Over at Salon.com Peter Birkenhead takes Oprah to task for promoting Rhonda Byrne's The Secret not once but twice on her show. The intellectual (and spiritual) bankruptcy of the book, the DVD, the whole freaking, stinking concept is exposed. This is not difficult mental activity, but Birkenhead does it relatively well, though I admit my interest waned when he focused too much on South Africa, although his point was valid enough.
Perhaps Cheryl could use some positive thinking. Perhaps someone died, I have no idea, but she's f**king wailing again, as she did last night. I can imagine the red cheeks, the tears streaming like late summer rain through the gutters down Tammy Faye eyes, the bawling ... and I just wonder, what the f**k is wrong with these people?
I think another woman is downstairs comforting her. Last night I heard the crying as well and a little discussion, but I could not make out the words. I swear, somebody needs better meds.
Back to Birkenhead's article over at Salon, Oprah's Ugly Secret. Read the article for yourself; it's basically a polite polemic, name-calling and personal attacks deemed unnecessary. I instead quote from one of the letters in response to the story. In addition to a bunch of ra-ra-Birkenhead letters a number of mush-for-brains New Agey types weighed in. I deem name-calling and personal attacks necessary.
Where to begin with this utterly foolish, anti-intellectual brain fart? There is almost no need to begin I must admit; the author provides enough self-critique on his/her own, but does not notice the irony.
It's all “me me me!“ The author believes in that which has happened to him or her, which seems to be okay, for indeed it would be difficult to live if what we believed defied our personal experience. But not just to posit but apply a general rule (the author accepts the general rule provided by The Secret, “I tend to agree that we do attract what we resonate, we each create our own reality and generally get what we ask for”) and base the proof for it entirely on one's own life is self-centered (by definition, no?) at the least and more likely dangerously misguided.
“I'm sorry, but I don't have allergies, so I do not believe that they exist.” “I'm right-handed so I suppose that's how it is for everyone else, too.” “You can be left-handed if you just try! I'm left-handed after all.“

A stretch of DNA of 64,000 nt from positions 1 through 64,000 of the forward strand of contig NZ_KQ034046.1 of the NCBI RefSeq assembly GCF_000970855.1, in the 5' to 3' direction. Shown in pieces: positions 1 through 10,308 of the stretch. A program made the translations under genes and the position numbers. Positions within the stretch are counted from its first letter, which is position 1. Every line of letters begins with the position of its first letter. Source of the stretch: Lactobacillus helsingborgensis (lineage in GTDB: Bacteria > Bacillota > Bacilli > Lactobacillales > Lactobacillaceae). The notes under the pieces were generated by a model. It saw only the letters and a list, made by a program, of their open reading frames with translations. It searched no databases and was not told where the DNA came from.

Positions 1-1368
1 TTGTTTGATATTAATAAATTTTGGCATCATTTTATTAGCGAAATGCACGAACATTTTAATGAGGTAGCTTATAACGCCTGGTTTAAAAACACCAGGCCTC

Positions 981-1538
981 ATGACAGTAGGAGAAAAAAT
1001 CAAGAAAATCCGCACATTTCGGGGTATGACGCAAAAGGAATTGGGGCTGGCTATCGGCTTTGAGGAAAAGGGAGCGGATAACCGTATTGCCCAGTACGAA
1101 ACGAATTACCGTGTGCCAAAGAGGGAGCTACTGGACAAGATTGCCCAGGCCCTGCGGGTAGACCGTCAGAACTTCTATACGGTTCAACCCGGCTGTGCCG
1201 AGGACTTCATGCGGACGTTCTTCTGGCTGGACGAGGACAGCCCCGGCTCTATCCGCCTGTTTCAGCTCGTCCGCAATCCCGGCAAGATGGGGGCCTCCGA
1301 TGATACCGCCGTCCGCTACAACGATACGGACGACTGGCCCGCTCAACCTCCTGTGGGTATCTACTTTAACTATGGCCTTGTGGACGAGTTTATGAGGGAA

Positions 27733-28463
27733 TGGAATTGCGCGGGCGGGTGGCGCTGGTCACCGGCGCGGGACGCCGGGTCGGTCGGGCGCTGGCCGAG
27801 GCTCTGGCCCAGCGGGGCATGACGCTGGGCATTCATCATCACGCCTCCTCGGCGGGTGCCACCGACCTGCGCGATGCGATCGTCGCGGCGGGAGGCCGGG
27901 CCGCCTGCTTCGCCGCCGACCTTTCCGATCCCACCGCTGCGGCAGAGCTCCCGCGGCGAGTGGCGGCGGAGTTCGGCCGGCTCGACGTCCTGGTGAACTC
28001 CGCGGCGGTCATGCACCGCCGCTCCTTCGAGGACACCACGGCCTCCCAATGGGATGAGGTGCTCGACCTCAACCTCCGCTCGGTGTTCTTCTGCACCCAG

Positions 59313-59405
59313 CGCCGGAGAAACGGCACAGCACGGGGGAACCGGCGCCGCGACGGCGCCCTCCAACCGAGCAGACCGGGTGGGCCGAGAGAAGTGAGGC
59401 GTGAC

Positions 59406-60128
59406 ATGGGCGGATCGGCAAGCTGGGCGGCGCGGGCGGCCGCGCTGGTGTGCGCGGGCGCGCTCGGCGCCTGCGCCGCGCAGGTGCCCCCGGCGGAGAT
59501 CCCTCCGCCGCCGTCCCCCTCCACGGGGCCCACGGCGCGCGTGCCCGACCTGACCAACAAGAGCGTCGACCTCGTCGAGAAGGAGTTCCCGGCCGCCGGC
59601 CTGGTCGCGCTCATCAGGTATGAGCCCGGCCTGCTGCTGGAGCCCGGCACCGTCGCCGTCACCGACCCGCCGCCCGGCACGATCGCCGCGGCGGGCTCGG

How can one not love the misguided and short-sighted hands-over-ears “La-la-la-I-can't-hear-you!“ of the line “I am not going to try to reconcile this philosophy with the Holocaust or world AIDS crisis, because neither of these things currently have any direct effect on my day to day life.” There is clearly no love of knowledge in this so-called philosophy, merely a self-centered let-me-buy-my-consumerist-stuff approach to life. There is no social justice mentioned, no concern for one's fellow (wo)man, no look to the future, or knowledge or learning from the past. Our friend vaporland continues, “If this is doublethink, so be it.”
That's right, if I'm a hypocrite, that's fine. If I'm contradictory, that's okay. If I say one thing but do another, if I have one standard for me and another for you, if I have a purpose or goal and then do that which defeats it ... if if if ... that's okay, because, you know, it works for me, even though it's not actually working for me or for anyone else.
And to conclude, that's right, just shut up! If you don't like what I'm saying, keep it to yourself. Put your head in the sand. Don't judge me, don't employ your cognitive faculties, your critical thinking skills, your imagination, and, if by some mistake you do, please do not share it. Sharing ideas, critiquing ideas, public and open debate—these things have only brought misery to the world. Misery, I say!
All I had to do was wait long enough and the neighbor stopped crying!
—March 4 2007